I’m Lardil on my Great Grandmother\’s side from Mornington Island and Yangkaal on my Great Grandfather\’s side from Denim Island, in the Gulf of Carpentaria. Born in Melbourne and raised in Mildura on Latje Latje Country, I grew up along the Murray River and have been living and working on Wurundjeri and Boon Wurrung Country in Melbourne for six years.
My family have been involved in the Mildura and Melbourne arts communities for over 20 years. Following in their legacy, I studied Art History and Curating at Monash University. My focus is centred on disrupting colonial settler narratives and uplifting Aboriginal and Torres Strait Islander storytelling and arts practices, particularly in the South-East where I have called home my whole life. I have been fortunate to be raised within the Koorie community and have been inspired by many aunties and uncles whose art practices at a grassroots community level have grounded me and made me who I am today.
Growing up in Mildura, there were no tangible opportunities for young blackfullas to follow their passions. It was a challenging place to grow up in, however Mildura shaped me and instilled in me a determination to gain a sense of direction in order to help other young mob find their strengths. My work as a curator led me to positions working in exhibitions, collections and programming at the Koorie Heritage Trust, and then at Blak Dot Gallery. I have also completed a 6-month publishing internship with Open Book at Hardie Grant, Oxford University Press and Scribe. Last year, I co-curated Collective Movements at Monash University Museum of Art. This exhibition highlights the collective power of grassroots blackfulla artist groups. Through this process I was fortunate to work with my family to start the beginning archive of Latje Latje Dance Group Mildura, one of this state’s oldest contemporary and traditional dance groups. The work of this group has never been recognised on this scale before. This work in the community is what makes my heart sing. Working within these spaces has been pivotal in my growth in care, responsibility and love for preserving cultural practices, stories and family lines for future generations. My passion for our storytelling led me to freelance writing for various arts and culture publications to highlight the staunch work of Aboriginal artists and advocates.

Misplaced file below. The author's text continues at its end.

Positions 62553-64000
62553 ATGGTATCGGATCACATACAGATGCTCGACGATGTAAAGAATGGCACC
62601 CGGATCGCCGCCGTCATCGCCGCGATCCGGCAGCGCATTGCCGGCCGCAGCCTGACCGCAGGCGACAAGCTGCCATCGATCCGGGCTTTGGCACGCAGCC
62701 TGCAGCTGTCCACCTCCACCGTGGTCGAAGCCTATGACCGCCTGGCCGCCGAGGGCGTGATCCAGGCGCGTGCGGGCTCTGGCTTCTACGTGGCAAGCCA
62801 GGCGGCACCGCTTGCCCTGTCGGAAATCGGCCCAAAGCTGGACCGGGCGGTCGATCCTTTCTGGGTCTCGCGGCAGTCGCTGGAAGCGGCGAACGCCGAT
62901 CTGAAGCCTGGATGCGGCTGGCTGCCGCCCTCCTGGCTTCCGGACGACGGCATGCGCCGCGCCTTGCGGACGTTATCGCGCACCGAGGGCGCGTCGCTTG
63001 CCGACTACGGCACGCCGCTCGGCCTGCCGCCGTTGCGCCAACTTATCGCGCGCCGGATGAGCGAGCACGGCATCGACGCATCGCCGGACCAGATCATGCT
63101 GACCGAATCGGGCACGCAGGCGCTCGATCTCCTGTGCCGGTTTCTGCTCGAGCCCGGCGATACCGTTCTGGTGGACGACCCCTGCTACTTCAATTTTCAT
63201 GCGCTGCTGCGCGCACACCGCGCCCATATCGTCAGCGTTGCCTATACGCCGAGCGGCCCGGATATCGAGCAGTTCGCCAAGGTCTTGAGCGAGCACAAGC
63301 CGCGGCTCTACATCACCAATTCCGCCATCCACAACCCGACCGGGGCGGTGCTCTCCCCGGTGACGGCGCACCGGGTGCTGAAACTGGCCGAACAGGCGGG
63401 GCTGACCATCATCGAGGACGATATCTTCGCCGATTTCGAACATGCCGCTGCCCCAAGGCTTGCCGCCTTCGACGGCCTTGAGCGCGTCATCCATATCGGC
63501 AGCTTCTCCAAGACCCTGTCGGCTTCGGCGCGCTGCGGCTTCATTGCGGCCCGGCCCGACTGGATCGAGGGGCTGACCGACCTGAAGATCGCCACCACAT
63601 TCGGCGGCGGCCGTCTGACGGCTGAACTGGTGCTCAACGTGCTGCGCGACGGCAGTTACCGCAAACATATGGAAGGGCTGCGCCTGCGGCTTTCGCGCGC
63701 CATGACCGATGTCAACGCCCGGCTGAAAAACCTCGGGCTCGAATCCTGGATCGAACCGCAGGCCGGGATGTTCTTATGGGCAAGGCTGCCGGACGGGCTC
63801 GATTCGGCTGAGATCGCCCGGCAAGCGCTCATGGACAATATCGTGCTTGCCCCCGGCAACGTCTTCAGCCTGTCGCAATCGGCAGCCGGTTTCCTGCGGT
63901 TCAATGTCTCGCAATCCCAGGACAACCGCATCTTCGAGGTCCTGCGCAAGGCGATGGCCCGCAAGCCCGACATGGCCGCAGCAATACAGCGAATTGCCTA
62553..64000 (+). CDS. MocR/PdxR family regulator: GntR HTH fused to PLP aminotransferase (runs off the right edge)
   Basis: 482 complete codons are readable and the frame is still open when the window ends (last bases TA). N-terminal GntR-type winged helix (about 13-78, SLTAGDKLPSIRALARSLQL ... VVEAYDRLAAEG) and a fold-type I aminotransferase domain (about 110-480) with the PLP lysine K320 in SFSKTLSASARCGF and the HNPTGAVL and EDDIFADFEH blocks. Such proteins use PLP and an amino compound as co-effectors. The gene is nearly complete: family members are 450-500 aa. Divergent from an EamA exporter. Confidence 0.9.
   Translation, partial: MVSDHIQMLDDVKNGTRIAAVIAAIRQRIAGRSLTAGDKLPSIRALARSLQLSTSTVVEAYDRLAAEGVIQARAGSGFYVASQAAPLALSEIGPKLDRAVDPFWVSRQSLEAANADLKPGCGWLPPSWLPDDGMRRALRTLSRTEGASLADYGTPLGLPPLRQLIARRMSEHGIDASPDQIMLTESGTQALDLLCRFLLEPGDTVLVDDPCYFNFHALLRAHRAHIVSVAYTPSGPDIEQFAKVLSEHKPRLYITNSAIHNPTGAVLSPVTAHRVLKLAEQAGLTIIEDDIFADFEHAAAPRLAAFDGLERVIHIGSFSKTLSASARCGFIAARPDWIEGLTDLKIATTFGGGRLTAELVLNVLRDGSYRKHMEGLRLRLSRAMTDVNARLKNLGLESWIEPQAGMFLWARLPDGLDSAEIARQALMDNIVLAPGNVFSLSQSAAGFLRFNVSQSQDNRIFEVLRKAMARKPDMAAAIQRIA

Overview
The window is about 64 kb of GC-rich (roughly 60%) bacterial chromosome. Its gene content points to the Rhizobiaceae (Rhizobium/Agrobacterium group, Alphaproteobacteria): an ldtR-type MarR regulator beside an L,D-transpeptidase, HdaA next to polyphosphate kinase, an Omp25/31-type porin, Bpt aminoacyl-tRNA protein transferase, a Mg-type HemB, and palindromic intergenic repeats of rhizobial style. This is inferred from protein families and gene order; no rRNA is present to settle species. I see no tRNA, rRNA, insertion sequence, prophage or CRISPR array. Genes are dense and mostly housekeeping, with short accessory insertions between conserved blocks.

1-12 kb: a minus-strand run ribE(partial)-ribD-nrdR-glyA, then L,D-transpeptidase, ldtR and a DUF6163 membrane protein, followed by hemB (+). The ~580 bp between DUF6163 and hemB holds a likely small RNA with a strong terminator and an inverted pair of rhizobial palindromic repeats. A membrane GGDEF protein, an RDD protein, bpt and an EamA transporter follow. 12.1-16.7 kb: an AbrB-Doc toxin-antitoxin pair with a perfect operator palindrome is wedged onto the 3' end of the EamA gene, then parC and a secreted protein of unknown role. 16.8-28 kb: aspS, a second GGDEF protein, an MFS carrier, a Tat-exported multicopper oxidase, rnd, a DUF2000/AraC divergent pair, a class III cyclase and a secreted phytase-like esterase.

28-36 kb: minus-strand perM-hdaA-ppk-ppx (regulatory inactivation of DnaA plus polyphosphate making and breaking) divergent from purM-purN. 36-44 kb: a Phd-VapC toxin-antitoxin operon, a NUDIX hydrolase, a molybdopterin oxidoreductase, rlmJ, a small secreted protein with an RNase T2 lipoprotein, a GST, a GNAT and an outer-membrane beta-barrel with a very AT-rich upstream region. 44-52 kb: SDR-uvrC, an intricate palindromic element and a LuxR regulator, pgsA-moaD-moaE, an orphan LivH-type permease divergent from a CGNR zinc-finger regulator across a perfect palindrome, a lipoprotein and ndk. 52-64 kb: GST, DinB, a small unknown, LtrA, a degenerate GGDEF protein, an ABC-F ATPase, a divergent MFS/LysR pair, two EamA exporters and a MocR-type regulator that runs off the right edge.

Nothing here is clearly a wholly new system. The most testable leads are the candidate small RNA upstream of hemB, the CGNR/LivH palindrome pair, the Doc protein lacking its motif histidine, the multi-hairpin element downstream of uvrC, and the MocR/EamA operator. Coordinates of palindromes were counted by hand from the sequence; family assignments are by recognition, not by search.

My values in deep respect, authenticity, community strength and accountability is because of my mother Sonja and my brother Indi. My brother’s profound work in the policy and advocacy space is inspirational to me as a young person. My mothers art practice and her resilience has taught me how sharing our stories can help us heal and connect with one another. My brother poured his passion into KYC and I am honoured and beyond proud to walk in his footsteps. I can see the legacy he has left behind in such a deadly team of young people.
I am overjoyed to be working alongside Bonnie and Leyla (as the first ever all-women leadership duo in KYC’s history!), to learn from them and their incredible work in this space. Participating in the Koorie Youth Summit opened my eyes to how arts and advocacy intersect and how language and design can foster platforms for change. I’m looking forward to being part of the KYC team to amplify our young mob’s voices. I have always admired the work of this organisation and the people who make it. I am grateful to be contributing to such a strong space of dedicated young people.